It is one of the strengths of our sport that officials are required to contribute at grass roots as well as at international level. We urgently need to maintain and replenish our cadre of officials in London. We have officials courses coming up at the end of next month both North and South of the river (see the Education tab on the London Athletics website for details) and there should be every incentive for London clubs to sign up for those.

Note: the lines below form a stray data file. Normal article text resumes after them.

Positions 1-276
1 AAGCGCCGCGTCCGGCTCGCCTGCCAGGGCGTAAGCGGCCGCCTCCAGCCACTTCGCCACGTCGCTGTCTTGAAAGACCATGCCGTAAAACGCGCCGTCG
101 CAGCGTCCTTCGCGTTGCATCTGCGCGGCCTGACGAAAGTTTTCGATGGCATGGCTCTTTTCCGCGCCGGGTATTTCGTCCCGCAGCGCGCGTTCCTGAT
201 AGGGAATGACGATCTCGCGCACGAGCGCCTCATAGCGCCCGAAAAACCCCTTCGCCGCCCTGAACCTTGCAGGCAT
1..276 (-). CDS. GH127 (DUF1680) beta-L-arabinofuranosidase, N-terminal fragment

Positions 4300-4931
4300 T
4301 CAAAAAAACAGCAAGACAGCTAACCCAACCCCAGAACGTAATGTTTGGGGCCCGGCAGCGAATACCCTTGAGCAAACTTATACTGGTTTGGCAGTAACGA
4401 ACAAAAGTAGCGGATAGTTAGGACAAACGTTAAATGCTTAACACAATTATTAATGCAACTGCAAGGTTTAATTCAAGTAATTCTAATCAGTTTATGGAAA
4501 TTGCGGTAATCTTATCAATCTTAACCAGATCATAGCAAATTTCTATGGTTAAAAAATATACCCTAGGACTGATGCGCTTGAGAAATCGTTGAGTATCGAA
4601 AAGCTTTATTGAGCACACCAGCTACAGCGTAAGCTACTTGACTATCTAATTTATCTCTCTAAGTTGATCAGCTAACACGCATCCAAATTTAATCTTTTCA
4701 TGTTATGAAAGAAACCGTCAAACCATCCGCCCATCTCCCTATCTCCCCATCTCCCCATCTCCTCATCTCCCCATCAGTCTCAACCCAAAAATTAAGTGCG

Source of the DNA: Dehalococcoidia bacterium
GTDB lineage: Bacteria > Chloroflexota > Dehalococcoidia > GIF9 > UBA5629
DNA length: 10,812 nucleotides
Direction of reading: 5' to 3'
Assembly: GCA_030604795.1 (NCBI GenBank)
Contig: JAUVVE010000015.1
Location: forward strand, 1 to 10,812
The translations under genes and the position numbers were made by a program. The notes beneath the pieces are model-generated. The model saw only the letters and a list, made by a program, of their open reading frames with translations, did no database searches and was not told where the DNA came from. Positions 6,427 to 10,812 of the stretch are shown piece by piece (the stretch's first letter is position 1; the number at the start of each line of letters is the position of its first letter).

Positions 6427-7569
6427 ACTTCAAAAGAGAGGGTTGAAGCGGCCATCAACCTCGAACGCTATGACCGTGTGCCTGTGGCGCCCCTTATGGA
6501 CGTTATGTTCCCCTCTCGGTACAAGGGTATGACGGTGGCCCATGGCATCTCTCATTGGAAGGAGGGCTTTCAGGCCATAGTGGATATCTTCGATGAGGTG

Turning to London Council matters, I mentioned in my last Blog that I would be announcing three newly co-opted members of the London Council. They are Susan Cook, Richard Pettigrew and Anthony Soalla-Bell: their details are shown on the London Athletics website on the page under the London Council and Minutes tab. We expect that Susan will in particular bring an important contribution to our discussions both of Disability Athletics and of volunteer recruitment, while Richard will bring expertise to our attempts to help clubs on the Facilities front. Anthony has a very broad background across the sport, but will work alongside Steve Bosley on the Schools portfolio as well as supporting Lorna Boothe in the critical area of coaching. These three were chosen (as I explained in my July blog “with appropriate skills and who reflect the diversity of athletics” within the Region) by the London Elected members. We’d be keen to hear from others who wish to make the commitment to contribute in this way and have particular expertise to bring.